Feel like you're caught in a frenzy of dockless bike- and scooter-share news? Us too. In Dockless Digest, Smart Cities Dive will round up the most important (and sometimes bizarre) news and trends affecting the dockless phenomenon to keep you up-to-date
Is something happening in your city that didn't make the list this week? Shoot us an email at [email protected].
Los Angeles to enforce moratorium outside pilot area
Los Angeles seems to be applying the brakes on its pilot of dockless bikes and scooters, according to StreetsBlog LA. Starting next week, the city will begin enforcing a moratorium on bike and scooter use outside of its designated pilot area. LA City Council is set to vote on citywide regulations at its Aug. 28 meeting.
Cleveland considering new rules
Cleveland is set to get the ball rolling on new regulations, less than two weeks after it ordered Bird to remove its dockless scooters, according to Cleveland.com.
In a statement, Mayor Frank Jackson said the city will establish rules and then a competitive bidding process. Bird agreed to remove its scooters, and told Cleveland.com it pledges to "collaborate with the city on their permitting process."
Boise, ID City Council sets regulations ahead of arrivals
The Boise City Council has tried to get out in front of the arrival of dockless bikes and scooters by setting regulations for their use ahead of time, the Idaho Statesman reports.
A maximum of 750 dockless bikes and scooters would be allowed in the city under the new rules, while no single operator can have more than 250 bikes, scooters or e-bikes, or less than 50.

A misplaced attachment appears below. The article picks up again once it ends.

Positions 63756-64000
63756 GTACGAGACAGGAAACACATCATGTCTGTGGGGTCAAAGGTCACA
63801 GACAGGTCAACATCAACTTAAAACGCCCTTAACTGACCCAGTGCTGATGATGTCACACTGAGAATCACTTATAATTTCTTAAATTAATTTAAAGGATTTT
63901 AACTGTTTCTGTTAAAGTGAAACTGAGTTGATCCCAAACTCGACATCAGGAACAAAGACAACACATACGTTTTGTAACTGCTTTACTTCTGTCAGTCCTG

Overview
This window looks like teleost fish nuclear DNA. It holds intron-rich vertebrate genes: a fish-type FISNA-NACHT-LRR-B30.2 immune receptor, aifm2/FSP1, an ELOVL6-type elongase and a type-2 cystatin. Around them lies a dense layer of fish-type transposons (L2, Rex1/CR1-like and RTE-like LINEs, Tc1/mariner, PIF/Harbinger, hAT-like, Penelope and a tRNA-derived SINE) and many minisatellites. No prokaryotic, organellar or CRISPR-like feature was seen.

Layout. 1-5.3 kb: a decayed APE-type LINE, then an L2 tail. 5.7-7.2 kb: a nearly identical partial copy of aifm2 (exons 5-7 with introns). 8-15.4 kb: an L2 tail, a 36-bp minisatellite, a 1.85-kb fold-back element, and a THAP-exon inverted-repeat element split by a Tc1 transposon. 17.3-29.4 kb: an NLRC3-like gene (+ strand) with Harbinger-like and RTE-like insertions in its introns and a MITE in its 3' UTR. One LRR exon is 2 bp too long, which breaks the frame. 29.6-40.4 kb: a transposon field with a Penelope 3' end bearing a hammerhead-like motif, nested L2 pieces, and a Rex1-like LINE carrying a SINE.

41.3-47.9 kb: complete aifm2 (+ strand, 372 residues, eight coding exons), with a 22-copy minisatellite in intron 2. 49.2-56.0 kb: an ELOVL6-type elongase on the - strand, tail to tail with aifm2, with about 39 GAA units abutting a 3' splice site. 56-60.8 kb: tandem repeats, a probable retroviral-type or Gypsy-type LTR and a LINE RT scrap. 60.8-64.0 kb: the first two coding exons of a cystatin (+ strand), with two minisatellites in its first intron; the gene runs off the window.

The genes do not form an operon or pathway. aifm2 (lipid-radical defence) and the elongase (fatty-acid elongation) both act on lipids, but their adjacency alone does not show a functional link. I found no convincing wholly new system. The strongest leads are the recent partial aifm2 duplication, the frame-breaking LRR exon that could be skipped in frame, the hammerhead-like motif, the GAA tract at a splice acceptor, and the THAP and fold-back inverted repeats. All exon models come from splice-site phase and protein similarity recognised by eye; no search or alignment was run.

Craig Croner, Boise’s administrative services manager, told the Statesman a minimum means companies don’t use the city as a testbed for new technologies, while a maximum prevents sidewalk clutter.
Nice Ride coming to Minneapolis
Minneapolis’ docked bike-share system Nice Ride will add 1,500 dockless bikes to its fleet, according to WCCO and others. Nice Ride Executive Director Bill Dossett told WCCO the app will show appropriate parking places for the dockless bikes, and will also fine users if they do not leave a bike in a proper place after use.
The dockless bikes are set to roll out next month in Minneapolis.
“My car stays parked because I take a Nice Ride to work every day.” (And to Bde Maka Ska on the weekends, too. We love hearing stories from our Nice Riders.) #bikecommute https://t.co/Vl1tpMKHJO pic.twitter.com/5UuGdnhBPy— Nice Ride MN (@NiceRideMN) August 23, 2018
Washington, DC getting more scooters
San Francisco-based dockless company Spin is set to remove its bikes and replace them with scooters in Washington, DC, according to The Washington Post.
Brian No, Spin’s head of public policy, told The Post that “demand for scooters is 10 times more than for bikes,” hence the change. DC is set to end its dockless pilot at the end of August and release new regulations.
Video shows Bird scooters being vandalized in Baltimore
The video surfaced less than a week after Mayor Catherine Pugh unveiled the dockless program, which has been seen as a replacement for the shuttered Baltimore Bike Share program.
Chinese company ofo may have rolled out of DC forever due to what it deemed too-strict regulations on dockless bikes and scooters, but residents can buy a piece of history for themselves this weekend.
The Velocity Bicycle Cooperative in the suburb of Alexandria, VA, will be selling 172 of the used bikes for $100 each, while hundreds more have been donated to local cycling groups.